Watching television is driving me nuts right now. With the London Olympics looming on the horizon, there has been a near-hostile takeover of the ads on all the Canadian and American networks, and I’ve had about enough. Lately, the Olympic-themed advertising has covered pretty much every sport scheduled for the games. While I appreciate the need for sponsorship of these massively expensive events, and while I am in full support of encouraging the athletes, the ads are stomping all over the spirit of the competition.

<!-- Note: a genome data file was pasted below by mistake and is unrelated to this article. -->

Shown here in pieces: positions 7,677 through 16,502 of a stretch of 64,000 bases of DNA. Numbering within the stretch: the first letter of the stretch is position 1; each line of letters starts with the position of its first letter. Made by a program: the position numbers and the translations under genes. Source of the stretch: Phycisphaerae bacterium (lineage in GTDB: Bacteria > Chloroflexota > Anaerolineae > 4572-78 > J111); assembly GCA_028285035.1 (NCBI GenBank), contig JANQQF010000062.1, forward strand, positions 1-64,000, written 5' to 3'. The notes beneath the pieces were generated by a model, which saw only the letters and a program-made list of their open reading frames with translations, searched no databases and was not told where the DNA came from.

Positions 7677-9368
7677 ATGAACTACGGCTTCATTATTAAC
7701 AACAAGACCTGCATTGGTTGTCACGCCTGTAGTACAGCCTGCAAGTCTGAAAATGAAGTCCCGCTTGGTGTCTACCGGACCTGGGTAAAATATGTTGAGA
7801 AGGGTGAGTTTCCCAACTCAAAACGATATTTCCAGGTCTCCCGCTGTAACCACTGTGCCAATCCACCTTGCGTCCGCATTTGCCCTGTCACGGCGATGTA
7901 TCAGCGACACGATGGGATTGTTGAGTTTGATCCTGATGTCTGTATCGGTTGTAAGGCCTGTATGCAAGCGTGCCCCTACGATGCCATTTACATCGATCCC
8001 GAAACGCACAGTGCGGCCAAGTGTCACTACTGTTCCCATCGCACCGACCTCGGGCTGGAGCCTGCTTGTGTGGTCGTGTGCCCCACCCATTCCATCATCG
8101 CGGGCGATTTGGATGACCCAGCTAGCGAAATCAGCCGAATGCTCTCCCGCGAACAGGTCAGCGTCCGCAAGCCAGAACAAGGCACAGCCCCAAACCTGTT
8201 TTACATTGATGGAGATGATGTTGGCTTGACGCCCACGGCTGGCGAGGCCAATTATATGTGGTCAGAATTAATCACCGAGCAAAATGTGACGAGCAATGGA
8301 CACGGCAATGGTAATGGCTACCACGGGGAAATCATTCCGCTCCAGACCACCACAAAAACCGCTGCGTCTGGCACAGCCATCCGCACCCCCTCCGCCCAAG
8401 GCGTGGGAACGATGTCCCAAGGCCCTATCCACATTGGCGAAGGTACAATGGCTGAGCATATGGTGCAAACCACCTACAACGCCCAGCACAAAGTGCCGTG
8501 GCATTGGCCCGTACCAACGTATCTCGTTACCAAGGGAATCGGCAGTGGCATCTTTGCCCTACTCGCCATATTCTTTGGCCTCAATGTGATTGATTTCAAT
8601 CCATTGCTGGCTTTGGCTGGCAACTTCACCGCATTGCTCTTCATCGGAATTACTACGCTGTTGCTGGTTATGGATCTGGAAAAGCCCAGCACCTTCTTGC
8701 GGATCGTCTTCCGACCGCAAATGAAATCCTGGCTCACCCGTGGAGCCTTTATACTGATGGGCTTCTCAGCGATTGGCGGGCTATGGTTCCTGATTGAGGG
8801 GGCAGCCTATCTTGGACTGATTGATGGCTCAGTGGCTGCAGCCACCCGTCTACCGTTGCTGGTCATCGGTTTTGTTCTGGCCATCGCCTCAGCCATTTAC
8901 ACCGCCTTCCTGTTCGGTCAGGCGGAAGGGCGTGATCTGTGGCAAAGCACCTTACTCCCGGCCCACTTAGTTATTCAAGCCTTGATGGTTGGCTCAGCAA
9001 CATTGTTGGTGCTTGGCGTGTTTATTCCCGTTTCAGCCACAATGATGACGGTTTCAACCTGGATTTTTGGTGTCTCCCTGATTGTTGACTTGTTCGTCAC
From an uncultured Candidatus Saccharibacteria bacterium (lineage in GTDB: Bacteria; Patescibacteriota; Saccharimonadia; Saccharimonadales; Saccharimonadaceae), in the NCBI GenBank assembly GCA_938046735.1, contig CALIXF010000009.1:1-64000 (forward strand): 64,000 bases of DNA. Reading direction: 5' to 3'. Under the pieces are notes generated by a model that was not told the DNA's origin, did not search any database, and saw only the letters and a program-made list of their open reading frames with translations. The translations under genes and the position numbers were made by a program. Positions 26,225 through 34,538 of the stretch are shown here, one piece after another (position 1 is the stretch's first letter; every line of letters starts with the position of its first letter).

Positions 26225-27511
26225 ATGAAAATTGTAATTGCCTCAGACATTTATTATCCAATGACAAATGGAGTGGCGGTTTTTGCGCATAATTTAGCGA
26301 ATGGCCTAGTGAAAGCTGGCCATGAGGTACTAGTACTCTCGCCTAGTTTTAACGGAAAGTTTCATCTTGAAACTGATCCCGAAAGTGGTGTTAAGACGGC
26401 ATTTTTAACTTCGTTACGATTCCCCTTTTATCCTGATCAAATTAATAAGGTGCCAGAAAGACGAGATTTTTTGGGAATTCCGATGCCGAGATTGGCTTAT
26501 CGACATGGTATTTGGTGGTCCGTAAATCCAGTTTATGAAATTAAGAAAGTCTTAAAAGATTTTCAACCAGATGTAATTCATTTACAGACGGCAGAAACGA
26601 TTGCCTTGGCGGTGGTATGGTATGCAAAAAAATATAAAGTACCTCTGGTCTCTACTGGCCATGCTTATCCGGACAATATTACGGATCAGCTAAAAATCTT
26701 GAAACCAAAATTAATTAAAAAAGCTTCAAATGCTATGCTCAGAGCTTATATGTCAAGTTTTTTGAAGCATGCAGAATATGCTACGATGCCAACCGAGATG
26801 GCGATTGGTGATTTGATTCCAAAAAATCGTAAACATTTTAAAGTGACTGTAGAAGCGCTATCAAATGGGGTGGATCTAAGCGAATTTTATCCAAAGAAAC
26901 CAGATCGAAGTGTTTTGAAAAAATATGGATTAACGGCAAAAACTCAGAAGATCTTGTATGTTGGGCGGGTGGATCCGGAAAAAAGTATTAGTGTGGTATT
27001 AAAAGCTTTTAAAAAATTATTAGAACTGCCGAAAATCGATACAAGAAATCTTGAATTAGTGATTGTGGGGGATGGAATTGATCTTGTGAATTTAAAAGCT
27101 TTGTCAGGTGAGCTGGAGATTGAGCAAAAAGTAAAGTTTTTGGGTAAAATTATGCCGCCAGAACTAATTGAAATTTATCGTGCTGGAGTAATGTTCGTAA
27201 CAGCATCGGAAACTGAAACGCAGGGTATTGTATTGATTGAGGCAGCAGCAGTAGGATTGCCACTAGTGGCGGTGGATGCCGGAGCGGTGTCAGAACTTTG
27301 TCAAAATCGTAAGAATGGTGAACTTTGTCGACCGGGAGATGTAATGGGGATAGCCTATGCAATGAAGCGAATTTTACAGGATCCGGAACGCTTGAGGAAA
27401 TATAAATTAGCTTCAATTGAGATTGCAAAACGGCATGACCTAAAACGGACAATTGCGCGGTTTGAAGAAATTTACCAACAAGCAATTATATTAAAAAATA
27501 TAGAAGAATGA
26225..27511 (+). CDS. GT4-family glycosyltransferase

Since the birth of advertising, celebrities have been used to push products that relate to their careers. The original Max Factor makeup advertisements, largely in print, featured the popular starlets of Hollywood’s golden age; this made sense because the actresses who were featured pushing mascara and Pan Cake actually needed that stuff for their days on set. CoverGirl now uses Taylor Swift and Ellen Degeneres to sell their products, and I’m fine with that because both Taylor and Ellen are beautiful women who spend a great deal of time in the spotlight and who need to wear makeup. The same thing applies to Tiger Woods pushing sports gear (because he’s an athelete) or to Heidi Klum selling push-up bras (because she has something to put in the cups). These advertising contracts make sense to me.